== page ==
I have been in search of someone with this last name “Sirtautas”, so when I saw your name I was pushed to contact you and see how best we can assist each other. I am Mr. John Kashani, regional manager in one of the leading bank here in Acrra Ghana. I believe it is the wish of God for me to come across you on search now. I am having an important business discussion I wish to share with you which I believe will interest you because, it is in connection with your last name and you are going to benefit from it.

One Late Mr. George Sirtautas, a citizen of your country had a fixed deposit with my bank in 2004 for 36 calendar months, valued at US$6,000,000.00 (Six Million United State Dollars) the due date for this deposit contract was this 16 of January 2007. Sadly GEORGE was among the death victims in Tuesday, May 02, 2006 fatal accident in the Ashanti Region road, Ghana that killed 14 people. He was on a business trip and that was how he met his end.

My bank management is yet to know about his death, I knew about it because he was my friend and I am his account officer. Mr. GEORGE did not mention any Next of Kin/ Heir when the account was opened, and GEORGE was not married and no children. Last week my Bank Management requested that i should give instructions on what to do about his funds, if to renew the contract.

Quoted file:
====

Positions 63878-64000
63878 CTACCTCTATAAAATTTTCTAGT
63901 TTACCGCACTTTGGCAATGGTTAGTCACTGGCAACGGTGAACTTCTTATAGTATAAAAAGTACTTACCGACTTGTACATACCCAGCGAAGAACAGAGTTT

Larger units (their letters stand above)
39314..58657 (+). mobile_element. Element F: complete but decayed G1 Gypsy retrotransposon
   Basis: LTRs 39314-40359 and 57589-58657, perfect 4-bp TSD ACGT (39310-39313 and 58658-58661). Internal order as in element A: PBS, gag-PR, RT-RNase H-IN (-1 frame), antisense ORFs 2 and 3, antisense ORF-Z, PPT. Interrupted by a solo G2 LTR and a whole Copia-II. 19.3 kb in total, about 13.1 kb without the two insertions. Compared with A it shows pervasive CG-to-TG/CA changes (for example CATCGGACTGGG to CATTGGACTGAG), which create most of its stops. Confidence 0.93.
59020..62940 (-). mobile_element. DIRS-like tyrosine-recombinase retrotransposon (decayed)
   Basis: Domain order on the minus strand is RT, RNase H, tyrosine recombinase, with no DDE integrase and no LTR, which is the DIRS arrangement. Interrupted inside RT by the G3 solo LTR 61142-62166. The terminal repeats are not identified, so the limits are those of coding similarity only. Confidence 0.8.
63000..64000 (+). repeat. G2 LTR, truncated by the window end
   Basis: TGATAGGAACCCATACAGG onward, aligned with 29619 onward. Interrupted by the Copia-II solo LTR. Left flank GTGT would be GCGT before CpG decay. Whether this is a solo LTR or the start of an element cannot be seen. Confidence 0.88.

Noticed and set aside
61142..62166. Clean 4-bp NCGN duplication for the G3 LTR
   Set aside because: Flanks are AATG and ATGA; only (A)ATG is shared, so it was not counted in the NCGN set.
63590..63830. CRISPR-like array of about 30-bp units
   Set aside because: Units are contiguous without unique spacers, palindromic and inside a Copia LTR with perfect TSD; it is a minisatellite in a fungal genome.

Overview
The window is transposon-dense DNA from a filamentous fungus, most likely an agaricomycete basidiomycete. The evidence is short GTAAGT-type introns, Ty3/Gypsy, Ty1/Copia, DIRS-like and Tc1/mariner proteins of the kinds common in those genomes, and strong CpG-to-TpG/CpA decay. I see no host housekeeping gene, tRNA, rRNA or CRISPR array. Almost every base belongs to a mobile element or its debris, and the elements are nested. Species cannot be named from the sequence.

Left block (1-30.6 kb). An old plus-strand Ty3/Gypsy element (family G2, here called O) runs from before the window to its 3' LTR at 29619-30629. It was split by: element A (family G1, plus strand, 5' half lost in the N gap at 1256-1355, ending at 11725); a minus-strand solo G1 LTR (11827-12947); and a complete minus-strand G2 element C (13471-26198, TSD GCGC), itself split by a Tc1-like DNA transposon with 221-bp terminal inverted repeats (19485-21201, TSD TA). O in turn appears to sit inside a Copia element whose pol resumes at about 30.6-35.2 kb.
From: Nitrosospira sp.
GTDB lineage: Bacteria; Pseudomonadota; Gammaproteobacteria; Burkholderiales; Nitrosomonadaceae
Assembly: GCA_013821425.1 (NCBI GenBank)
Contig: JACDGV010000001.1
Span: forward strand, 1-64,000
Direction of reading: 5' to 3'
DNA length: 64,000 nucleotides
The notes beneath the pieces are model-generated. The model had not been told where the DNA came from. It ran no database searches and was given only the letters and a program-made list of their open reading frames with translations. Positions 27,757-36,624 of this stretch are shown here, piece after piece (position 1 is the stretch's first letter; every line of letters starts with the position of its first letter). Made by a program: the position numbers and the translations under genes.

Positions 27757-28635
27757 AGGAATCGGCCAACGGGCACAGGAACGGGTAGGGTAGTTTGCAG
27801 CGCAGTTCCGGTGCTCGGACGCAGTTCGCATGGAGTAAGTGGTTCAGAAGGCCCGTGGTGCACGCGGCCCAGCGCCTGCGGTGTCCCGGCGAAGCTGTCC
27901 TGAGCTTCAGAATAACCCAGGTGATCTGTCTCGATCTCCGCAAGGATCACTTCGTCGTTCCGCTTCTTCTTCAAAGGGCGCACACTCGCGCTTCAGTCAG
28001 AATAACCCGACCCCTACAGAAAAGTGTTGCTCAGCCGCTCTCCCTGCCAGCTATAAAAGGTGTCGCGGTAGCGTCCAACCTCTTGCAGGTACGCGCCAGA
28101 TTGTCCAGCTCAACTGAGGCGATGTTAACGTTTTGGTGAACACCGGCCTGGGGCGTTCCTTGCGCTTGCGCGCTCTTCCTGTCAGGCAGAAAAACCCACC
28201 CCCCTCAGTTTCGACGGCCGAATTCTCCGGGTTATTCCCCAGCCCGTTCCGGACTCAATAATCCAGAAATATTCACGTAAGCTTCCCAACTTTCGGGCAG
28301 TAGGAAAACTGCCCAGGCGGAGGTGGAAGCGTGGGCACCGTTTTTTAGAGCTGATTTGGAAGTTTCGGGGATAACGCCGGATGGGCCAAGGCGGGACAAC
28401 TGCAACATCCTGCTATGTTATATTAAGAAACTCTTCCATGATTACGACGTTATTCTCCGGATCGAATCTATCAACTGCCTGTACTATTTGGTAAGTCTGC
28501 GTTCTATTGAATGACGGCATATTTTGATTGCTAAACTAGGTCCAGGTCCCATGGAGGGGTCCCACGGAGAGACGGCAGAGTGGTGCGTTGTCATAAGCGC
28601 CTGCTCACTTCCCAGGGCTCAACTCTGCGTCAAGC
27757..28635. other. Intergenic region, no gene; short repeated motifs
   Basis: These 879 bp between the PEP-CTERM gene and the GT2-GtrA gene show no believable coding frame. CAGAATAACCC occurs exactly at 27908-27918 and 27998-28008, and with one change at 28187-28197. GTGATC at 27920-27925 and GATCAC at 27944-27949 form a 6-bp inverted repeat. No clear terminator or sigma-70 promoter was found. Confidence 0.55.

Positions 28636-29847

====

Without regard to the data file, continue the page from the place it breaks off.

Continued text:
I know this will happen and that is why I have been looking for a means to handle the situation, because if my Bank Directors happens to know that GEORGE is dead and do not have any Heir, they will take the funds for their personal use, so I don’t want such to happen. That was why when I saw your last name I was happy and I am now seeking your co-operation to present you as Next of Kin/ Heir to the account, since you have the same last name with him and my bank head quarters will release the account to you. There is no risk involved; the transaction will be executed under a legitimate arrangement that will protect you from any breach of law.

It is better that we claim the money, than allowing the Bank Directors to take it, they are rich already. I am not a greedy person, at the conclusion of this business, you will be given 40% of the total amount, 50% will be for me and 10% will be for orphanage homes, my share will assist me to start my own company which has been my dream. Let me know your mind on this and please do treat this information as TOP SECRET.

Please reply as soon as possible to my private email account below so that i will give you full details on how the business will be executed:

I look forward to hear from you as soon as possible.

Best Regard,
Mr. John Kashani.

Galaxy Nexus ADB drivers

So, I got this awesome phone (Galaxy Nexus I9250)  some time ago, and I had been fighting with the drivers for ages… Approx an hour ago for some reason ADB on my laptop (Asus N53SN) lost connection to the phone. After reconnecting it Windows (7 Pro, x64) showed that device was not recognized.